A Bumpy Ride

William Guise wrote a wonderfully full account of his Grand Tour – fuller than Gibbon’s – and it’s these diaries we are able to share with you today.
From his journals, we have learned how difficult it was to travel to Italy in the 17th century – getting over the Alps was a particular problem! Luxury travel was vastly different prior to the developments of the 20th century, and travel by chair (carried by workers, or chair men as they were known) seemed to be the first class option…

Guise, however, rode part of the journey by mule, but when conditions were too bad for mule riding, he was carried on a type of sedan chair. Gibbon – who was ‘less of a jockey’ – was carried on these chairs for the entire crossing. 

William’s diaries tell of the pairs’ difficult undertaking and include some fascinating details about the pay of the chairmen and how they survived if there was an avalanche…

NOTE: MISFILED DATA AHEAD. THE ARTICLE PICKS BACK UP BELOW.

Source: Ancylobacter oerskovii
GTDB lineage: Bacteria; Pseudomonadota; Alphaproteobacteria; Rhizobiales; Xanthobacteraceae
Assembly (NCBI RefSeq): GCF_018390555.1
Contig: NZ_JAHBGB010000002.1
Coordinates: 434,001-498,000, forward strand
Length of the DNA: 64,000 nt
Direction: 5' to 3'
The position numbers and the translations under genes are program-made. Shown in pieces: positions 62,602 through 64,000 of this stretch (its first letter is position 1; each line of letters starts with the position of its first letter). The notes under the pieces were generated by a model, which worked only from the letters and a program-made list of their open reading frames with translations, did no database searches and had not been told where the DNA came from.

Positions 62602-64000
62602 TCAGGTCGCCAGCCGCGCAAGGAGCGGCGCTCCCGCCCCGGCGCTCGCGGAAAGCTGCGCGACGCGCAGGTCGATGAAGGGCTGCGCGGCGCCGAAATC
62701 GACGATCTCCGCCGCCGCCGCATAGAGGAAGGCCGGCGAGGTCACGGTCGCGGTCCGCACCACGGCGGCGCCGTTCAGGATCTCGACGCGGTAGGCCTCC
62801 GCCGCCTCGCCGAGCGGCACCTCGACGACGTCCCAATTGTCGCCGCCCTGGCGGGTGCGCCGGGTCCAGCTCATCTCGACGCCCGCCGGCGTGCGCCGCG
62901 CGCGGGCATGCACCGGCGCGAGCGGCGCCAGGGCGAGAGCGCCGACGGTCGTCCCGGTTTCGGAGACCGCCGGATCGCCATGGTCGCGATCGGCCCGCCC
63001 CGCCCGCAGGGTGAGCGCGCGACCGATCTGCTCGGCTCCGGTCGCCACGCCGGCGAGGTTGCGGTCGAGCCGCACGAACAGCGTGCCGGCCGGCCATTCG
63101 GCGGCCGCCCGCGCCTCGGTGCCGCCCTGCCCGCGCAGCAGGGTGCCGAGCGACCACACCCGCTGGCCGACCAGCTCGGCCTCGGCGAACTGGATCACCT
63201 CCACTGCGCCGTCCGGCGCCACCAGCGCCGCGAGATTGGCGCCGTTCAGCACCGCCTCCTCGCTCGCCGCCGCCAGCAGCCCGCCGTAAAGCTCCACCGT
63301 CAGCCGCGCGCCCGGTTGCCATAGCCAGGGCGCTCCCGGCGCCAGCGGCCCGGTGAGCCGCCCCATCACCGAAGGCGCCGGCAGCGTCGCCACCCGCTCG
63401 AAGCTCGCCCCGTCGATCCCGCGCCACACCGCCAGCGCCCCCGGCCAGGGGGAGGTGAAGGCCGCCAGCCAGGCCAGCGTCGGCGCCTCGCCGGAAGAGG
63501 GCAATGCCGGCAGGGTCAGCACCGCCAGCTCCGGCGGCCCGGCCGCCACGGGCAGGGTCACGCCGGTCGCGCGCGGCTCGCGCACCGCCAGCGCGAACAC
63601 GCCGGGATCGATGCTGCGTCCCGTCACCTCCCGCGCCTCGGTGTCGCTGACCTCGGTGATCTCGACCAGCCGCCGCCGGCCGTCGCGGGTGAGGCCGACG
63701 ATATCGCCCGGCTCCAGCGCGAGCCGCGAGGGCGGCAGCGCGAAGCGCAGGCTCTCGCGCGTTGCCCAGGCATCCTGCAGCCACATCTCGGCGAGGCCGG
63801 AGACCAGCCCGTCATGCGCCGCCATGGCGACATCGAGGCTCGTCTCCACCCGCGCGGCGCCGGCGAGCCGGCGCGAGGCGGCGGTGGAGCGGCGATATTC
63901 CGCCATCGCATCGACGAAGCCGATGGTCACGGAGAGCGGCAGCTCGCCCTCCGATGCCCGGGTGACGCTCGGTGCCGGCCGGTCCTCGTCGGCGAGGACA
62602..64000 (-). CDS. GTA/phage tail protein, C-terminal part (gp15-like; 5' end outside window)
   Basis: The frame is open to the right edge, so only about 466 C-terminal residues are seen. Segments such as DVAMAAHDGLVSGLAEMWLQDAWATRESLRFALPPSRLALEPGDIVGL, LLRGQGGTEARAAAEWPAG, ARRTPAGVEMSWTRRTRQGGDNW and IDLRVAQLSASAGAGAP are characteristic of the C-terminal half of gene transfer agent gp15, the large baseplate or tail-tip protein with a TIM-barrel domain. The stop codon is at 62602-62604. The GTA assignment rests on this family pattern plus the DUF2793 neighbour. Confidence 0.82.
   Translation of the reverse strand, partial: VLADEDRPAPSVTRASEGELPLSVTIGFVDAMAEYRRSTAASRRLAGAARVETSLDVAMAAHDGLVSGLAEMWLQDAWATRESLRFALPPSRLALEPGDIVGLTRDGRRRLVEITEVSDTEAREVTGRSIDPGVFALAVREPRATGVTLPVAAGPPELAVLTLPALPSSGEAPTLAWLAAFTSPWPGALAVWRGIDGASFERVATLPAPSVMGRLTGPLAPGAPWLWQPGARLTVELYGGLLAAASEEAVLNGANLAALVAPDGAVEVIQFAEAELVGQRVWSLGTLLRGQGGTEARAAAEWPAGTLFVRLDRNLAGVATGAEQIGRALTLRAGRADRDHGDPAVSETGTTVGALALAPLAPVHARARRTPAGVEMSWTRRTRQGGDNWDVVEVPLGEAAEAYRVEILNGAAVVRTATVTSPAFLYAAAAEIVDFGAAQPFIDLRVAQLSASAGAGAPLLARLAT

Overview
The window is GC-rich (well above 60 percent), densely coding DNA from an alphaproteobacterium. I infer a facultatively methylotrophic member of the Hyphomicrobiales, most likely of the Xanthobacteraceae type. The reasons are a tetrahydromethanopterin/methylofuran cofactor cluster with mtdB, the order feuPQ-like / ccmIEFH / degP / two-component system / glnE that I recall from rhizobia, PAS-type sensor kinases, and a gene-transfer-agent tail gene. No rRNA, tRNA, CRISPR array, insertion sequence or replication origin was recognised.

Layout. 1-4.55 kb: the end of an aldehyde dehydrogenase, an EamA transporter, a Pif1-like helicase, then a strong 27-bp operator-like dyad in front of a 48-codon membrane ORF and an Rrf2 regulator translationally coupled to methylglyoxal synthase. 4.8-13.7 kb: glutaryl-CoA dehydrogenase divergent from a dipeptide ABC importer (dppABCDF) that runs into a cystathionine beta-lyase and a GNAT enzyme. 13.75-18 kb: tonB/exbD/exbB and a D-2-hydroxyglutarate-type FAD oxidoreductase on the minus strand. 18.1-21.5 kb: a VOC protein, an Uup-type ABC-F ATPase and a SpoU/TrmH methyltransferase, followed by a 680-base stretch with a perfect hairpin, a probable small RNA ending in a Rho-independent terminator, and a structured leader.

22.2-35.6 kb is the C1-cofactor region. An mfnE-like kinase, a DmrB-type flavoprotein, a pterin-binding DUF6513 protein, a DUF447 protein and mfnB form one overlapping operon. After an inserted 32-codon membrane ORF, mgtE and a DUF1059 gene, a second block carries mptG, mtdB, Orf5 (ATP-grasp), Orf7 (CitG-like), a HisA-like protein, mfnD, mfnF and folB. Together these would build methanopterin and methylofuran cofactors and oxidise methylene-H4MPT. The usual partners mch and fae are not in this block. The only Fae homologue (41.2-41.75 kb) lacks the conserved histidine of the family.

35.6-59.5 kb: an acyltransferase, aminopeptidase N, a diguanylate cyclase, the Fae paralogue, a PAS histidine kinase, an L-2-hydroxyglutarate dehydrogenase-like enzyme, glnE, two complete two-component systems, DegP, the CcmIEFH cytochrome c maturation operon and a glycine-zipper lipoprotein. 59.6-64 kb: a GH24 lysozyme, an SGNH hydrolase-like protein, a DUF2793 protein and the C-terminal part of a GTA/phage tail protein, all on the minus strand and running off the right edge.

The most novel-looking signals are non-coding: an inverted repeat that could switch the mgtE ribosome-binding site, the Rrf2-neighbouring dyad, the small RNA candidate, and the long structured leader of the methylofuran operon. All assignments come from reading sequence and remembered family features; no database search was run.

Coincidentally they travelled in late April, making this almost exactly 256 years ago today…

April 1764

We left Lanebourg about 6 o’clock this Morning, myself mounted on a mule, my friend Gibbon being no great Jockey preferred a Chair. 
This Chair is only a Seat made of Rushes & Cords, placed between two long poles, it has a low back & arms to it: There is a board between the two poles for to support your feet & prevent their hanging down. They are light, & well contrived for carrying. You take 4 or 6 men, who change at fixed distances, and carry you an amazing pace.

From Lanebourg to La Ramasse

Which is near the highest part of the Mount Cenis is a League, the hill is pretty steep and one should not be able to go up it without winding very much.
This side of the Mountain is covered with snow from about 4 to 6 or 8 feet deep.

Where we went was a narrow path made by the Mules: It was exceedingly slippery, having frozen hard in the night. La Ramasse is the place where people coming down on this side commonly make use of a small kind of sledge, in which they come down in about 10 minutes. You have a man in it with you who guides it and stops it easily by means of a Chain and stick on each side.